Article 36.—Supersuite. A supersuite is the unit next higher in rank to a suite. It comprises two or more suites or complexes having a degree of natural relationship to one another, either in the vertical or the lateral sense. For cartographic and hierarchical purposes, supersuite is similar in rank to supergroup.

Article 37.—Complex. An assemblage or mixture of rocks of two or more genetic classes, i.e., igneous, sedimentary, or metamorphic, with or without highly complicated structure, may be named a complex. The term ‘‘complex’’ takes the place of the lithic or rank term (for example, Boil MountainComplex, Franciscan Complex)and, althoughunranked, commonly is comparable to suite or supersuite and is named in the same manner (Articles 41, 42).

Remarks. (a) Use of ‘‘complex.’’—Identification of an assemblage of diverse rocks as a complex is useful where the mapping of each separate lithic component is impractical at ordinary mapping scales. ‘‘Complex’’ is unranked but commonly comparable to suite or supersuite; therefore, the term may be retained if subsequent, detailed mapping distinguishes some or all of the component lithodemes or lithostratigraphic units.

(b) Volcanic complex.—Sites of persistent volcanic activity commonly are characterized by a diverse assemblage of extrusive volcanic rocks, related intrusions, and their weathering products. Such an assemblage may be designated a volcanic complex.

(c) Structural complex.—In some terranes, tectonic processes (e.g., shearing, faulting) have produced heterogeneous mixtures or disrupted bodies of rock in which some individual components are too small to be mapped. Where there is no doubt that the mixing or disruption is due to tectonic processes, such a mixture may be designated as a structural complex, whether it consists of two or more classes of rock, or a single class only. A simpler solution for some mapping purposes is to indicate intense deformation by an overprinted pattern.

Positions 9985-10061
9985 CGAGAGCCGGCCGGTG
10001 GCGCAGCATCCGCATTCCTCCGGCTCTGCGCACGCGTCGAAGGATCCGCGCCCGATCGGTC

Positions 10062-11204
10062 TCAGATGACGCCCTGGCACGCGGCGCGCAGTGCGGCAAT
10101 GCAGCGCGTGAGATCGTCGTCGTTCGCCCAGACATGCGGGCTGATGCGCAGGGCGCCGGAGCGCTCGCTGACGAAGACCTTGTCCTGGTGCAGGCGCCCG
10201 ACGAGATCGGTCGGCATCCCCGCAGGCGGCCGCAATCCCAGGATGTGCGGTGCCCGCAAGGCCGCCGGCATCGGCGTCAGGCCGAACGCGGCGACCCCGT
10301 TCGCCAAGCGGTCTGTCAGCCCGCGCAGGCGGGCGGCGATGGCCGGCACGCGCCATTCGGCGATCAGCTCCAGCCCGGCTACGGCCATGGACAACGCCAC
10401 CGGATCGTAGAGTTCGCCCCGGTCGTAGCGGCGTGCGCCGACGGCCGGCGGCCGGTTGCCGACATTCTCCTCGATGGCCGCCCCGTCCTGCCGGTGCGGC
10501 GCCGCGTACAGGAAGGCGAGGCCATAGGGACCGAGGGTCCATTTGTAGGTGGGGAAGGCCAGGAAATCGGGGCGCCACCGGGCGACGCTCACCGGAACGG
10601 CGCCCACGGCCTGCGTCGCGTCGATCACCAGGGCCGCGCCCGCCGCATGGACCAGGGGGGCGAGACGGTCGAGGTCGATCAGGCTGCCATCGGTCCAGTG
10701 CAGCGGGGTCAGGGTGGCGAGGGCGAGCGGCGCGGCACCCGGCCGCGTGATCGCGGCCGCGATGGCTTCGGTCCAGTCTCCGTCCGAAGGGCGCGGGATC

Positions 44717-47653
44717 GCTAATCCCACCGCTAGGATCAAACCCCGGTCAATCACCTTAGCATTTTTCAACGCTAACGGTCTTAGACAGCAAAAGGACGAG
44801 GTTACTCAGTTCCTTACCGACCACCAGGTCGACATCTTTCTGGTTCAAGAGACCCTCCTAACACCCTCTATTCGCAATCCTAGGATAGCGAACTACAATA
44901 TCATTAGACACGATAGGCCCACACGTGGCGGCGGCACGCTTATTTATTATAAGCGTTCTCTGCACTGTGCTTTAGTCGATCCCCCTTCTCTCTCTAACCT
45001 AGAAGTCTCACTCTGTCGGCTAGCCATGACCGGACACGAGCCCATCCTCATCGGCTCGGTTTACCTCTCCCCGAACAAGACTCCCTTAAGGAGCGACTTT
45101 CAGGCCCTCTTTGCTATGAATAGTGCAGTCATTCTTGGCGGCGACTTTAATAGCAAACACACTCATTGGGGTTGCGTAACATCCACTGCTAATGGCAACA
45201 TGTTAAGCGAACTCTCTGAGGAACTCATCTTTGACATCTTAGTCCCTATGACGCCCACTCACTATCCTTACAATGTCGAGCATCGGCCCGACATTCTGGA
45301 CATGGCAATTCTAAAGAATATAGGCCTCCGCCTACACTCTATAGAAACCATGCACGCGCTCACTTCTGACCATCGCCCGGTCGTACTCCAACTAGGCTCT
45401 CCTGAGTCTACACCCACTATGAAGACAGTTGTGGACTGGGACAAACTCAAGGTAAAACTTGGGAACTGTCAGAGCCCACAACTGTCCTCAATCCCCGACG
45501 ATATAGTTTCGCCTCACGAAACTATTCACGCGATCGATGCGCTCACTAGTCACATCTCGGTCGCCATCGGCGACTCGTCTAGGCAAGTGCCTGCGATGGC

(d) Misuse of ‘‘complex.’’—Where the rock assemblage to be united under a single, formal name consists of diverse types of a single class of rock, as in many terranes that expose a variety of either intrusive igneous or high-grade metamorphic rocks, the term ‘‘intrusive suite,’’ ‘‘plutonic suite,’’ or ‘‘metamorphic suite’’ should be used, rather than the unmodified term ‘‘complex.’’ Exceptions to this rule are the terms structural complex and volcanic complex (see remarks c and b, above).

Article 38.—Misuse of ‘‘Series’’ for Suite, Complex, or

Supersuite. The term ‘‘series’’ has been employed for an assemblage of lithodemes or an assemblage of lithodemes and suites, especially in studies of the Precambrian. This practice now is regarded as improper; these assemblages are suites, complexes, or supersuites. The term ‘‘series’’ also has been applied to a sequence of rocks resulting from a succession of eruptions or intrusions. In these cases a different term should be used; ‘‘group’’ should replace ‘‘series’’ for volcanic and low-grade metamorphic rocks, and ‘‘intrusive suite’’ or ‘‘plutonic suite’’ should replace ‘‘series’’ for intrusive rocks of group rank.

Lithodemic Nomenclature

Article 39.—General Provisions. The formal name of a lithodemic unit is compound. It consists of a geographic name combined with a descriptive or appropriate rank term. The principles for the selection of the geographic term, concerning suitability, availability, priority, etc., follow those established in Article 7, where the rules for capitalization are also specified.

Article 40.—Lithodeme Names. The name of a lithodeme combines a geographic term with a lithic or descriptive term, e.g., Killarney Granite, Adamant Pluton, Manhattan Schist, Skaergaard Intrusion, Duluth Gabbro. The term formation should not be used.

Remarks. (a) Lithic term.—The lithic term should be a common and familiar term, such as schist, gneiss, gabbro. Specialized terms and terms not widely used, such as websterite and jacupirangite, and compound terms, such as graphitic schist and augen gneiss, should be avoided.